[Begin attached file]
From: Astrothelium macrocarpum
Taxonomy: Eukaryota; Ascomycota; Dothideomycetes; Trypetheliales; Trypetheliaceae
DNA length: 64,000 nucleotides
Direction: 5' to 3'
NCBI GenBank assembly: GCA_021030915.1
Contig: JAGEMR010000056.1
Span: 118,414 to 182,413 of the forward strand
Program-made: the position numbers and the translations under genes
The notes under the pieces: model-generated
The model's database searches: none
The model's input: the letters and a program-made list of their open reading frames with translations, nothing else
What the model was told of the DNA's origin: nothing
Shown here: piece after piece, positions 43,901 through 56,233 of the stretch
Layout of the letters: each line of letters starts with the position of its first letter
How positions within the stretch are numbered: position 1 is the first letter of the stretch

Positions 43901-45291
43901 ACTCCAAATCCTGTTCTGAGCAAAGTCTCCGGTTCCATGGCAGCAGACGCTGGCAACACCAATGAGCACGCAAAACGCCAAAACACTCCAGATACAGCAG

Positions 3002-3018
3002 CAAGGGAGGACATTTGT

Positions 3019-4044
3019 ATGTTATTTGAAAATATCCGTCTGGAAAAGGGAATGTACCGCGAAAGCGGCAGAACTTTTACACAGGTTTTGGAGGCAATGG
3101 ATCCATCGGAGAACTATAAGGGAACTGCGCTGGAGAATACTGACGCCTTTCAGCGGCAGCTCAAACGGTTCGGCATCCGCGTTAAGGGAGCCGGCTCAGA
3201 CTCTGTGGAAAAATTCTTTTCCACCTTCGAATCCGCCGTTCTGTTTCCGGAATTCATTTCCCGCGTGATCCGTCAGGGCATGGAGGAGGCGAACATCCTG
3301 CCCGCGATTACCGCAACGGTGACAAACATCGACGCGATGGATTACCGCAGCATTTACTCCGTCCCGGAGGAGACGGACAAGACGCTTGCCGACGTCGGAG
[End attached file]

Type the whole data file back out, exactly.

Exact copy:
From: Astrothelium macrocarpum
Taxonomy: Eukaryota; Ascomycota; Dothideomycetes; Trypetheliales; Trypetheliaceae
DNA length: 64,000 nucleotides
Direction: 5' to 3'
NCBI GenBank assembly: GCA_021030915.1
Contig: JAGEMR010000056.1
Span: 118,414 to 182,413 of the forward strand
Program-made: the position numbers and the translations under genes
The notes under the pieces: model-generated
The model's database searches: none
The model's input: the letters and a program-made list of their open reading frames with translations, nothing else
What the model was told of the DNA's origin: nothing
Shown here: piece after piece, positions 43,901 through 56,233 of the stretch
Layout of the letters: each line of letters starts with the position of its first letter
How positions within the stretch are numbered: position 1 is the first letter of the stretch

Positions 43901-45291
43901 ACTCCAAATCCTGTTCTGAGCAAAGTCTCCGGTTCCATGGCAGCAGACGCTGGCAACACCAATGAGCACGCAAAACGCCAAAACACTCCAGATACAGCAG

Positions 3002-3018
3002 CAAGGGAGGACATTTGT

Positions 3019-4044
3019 ATGTTATTTGAAAATATCCGTCTGGAAAAGGGAATGTACCGCGAAAGCGGCAGAACTTTTACACAGGTTTTGGAGGCAATGG
3101 ATCCATCGGAGAACTATAAGGGAACTGCGCTGGAGAATACTGACGCCTTTCAGCGGCAGCTCAAACGGTTCGGCATCCGCGTTAAGGGAGCCGGCTCAGA
3201 CTCTGTGGAAAAATTCTTTTCCACCTTCGAATCCGCCGTTCTGTTTCCGGAATTCATTTCCCGCGTGATCCGTCAGGGCATGGAGGAGGCGAACATCCTG
3301 CCCGCGATTACCGCAACGGTGACAAACATCGACGCGATGGATTACCGCAGCATTTACTCCGTCCCGGAGGAGACGGACAAGACGCTTGCCGACGTCGGAG